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Regional Archives The Altamont Enterprise, August 18, 2011

Can towns use zoning to prevent hydrofracking?

By Saranac Hale Spencer

ALBANY COUNTY — Rensselaerville is joining more than 30 towns across the state that have taken note of the potential for hydraulic fracturing.

The rural town of 1,900 in the southwest corner of the county is putting together a committee to study the likely impact of drilling for natural gas using hydraulic fracturing.  Twelve municipalities across the state have legislated against the controversial practice, which has been under a statewide moratorium, but, with the release last month of the New York State Department of Environmental Conservation’s revised environmental impact statement, the DEC expects to begin accepting applications for permits to drill by the beginning of 2012.

The DEC is charged with granting permits for drilling and the state’s Environmental Conservation Law says that it “shall supersede all local laws or ordinances relating to the regulation of the oil, gas and solution mining industries.”

Some are arguing that municipalities can exercise some control over hydraulic fracturing by using their zoning laws.

“‘Regulating’ an industry and ‘prohibiting’ that industry within a town are very different concepts,” wrote attorney David Slottje, executive director of the Community Environmental Defense Council, to town officials earlier this month.  “The fact that the Gas Mining Law precludes a town from enacting a local law which would regulate gas drilling does not mean that that law precludes a town from enacting a land use law which would prohibit gas drilling within the town,” he wrote.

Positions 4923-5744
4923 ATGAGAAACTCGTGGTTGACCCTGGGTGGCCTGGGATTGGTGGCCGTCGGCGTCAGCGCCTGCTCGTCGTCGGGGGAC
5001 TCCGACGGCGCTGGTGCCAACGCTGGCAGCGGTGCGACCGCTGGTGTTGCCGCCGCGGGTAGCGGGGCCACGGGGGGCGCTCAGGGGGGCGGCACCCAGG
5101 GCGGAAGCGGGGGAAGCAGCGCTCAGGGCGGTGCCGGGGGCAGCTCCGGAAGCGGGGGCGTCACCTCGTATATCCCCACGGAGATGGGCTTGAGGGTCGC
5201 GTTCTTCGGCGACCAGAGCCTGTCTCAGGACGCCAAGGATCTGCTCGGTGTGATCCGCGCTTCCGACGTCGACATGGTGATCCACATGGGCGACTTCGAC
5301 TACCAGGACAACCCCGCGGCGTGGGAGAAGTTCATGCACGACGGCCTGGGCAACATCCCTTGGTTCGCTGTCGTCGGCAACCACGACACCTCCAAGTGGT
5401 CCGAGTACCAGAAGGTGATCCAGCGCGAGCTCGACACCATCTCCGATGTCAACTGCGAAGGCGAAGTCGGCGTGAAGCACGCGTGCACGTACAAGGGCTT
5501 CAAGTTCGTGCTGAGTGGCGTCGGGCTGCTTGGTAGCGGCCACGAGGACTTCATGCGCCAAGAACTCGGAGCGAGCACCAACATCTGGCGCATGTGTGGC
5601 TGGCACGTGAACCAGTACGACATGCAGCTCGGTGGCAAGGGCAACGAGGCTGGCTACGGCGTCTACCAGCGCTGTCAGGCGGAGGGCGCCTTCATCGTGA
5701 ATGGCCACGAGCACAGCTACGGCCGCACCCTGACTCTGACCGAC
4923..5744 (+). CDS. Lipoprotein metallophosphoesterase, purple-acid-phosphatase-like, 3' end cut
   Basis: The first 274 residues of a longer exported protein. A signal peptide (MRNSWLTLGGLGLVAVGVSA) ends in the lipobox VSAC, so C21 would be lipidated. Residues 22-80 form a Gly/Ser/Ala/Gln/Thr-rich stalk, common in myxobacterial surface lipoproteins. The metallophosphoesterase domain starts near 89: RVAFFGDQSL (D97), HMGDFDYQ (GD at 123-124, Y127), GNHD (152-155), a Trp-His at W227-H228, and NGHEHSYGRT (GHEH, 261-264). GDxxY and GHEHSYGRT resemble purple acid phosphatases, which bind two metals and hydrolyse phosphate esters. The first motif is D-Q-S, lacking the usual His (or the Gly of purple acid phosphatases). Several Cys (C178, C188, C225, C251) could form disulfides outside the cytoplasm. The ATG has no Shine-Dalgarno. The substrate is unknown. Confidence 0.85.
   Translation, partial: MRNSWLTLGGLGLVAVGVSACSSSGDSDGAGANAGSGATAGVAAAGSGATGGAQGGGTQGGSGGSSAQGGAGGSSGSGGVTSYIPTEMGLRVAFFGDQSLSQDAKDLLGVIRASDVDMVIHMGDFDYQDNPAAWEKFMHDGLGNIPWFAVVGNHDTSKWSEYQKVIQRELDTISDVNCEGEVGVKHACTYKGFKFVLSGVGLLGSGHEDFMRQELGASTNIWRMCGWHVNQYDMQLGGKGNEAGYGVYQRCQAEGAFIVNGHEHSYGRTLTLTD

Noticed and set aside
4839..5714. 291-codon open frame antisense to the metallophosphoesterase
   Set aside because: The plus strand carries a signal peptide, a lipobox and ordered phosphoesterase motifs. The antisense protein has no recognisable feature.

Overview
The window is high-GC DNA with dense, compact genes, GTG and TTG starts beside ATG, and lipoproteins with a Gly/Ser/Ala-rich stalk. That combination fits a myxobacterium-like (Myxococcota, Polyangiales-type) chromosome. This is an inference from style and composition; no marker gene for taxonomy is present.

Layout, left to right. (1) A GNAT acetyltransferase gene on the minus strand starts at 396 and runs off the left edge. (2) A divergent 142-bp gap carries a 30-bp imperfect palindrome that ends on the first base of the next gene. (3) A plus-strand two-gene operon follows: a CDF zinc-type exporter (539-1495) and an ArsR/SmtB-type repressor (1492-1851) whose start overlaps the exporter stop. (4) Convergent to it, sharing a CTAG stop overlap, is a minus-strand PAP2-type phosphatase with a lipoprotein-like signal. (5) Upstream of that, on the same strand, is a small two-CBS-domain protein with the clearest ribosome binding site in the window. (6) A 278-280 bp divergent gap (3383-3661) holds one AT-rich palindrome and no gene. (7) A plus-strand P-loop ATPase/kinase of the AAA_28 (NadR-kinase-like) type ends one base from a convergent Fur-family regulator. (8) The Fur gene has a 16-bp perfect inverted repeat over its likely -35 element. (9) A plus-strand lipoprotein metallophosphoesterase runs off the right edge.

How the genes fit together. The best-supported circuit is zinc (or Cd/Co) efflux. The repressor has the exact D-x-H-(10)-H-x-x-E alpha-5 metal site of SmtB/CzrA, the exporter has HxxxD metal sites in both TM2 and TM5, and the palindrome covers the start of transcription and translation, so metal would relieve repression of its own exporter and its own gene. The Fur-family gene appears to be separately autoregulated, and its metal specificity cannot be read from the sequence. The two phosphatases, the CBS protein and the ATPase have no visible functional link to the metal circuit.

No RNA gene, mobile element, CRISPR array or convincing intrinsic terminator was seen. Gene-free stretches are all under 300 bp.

In 1987, the state’s highest court decided a case with similar points between a mining company and a town.  The Court of Appeals decided in favor of the town’s right to set zoning laws that might preclude certain operations, like mining.

The same state law that has the supersession clause for gas extraction states in another section that it “shall supersede all other state and local laws relating to the extractive mining industry.”  That was the section at issue in the 1987 ruling in the Frew Gravel Products v. Town of Carroll.

In a decision nine years later, the same court found that the town of Sardinia did not violate the law when it prohibited mining in all of its zoning districts, effectively banning the practice from the town as a whole.

“A municipality is not obliged to permit the exploitation of any and all natural resources within the town as a permitted use if limiting that use is a reasonable exercise of its police powers to prevent damage to the rights of others and to promote the interests of the community as a whole,” the Court of Appeals decision says.

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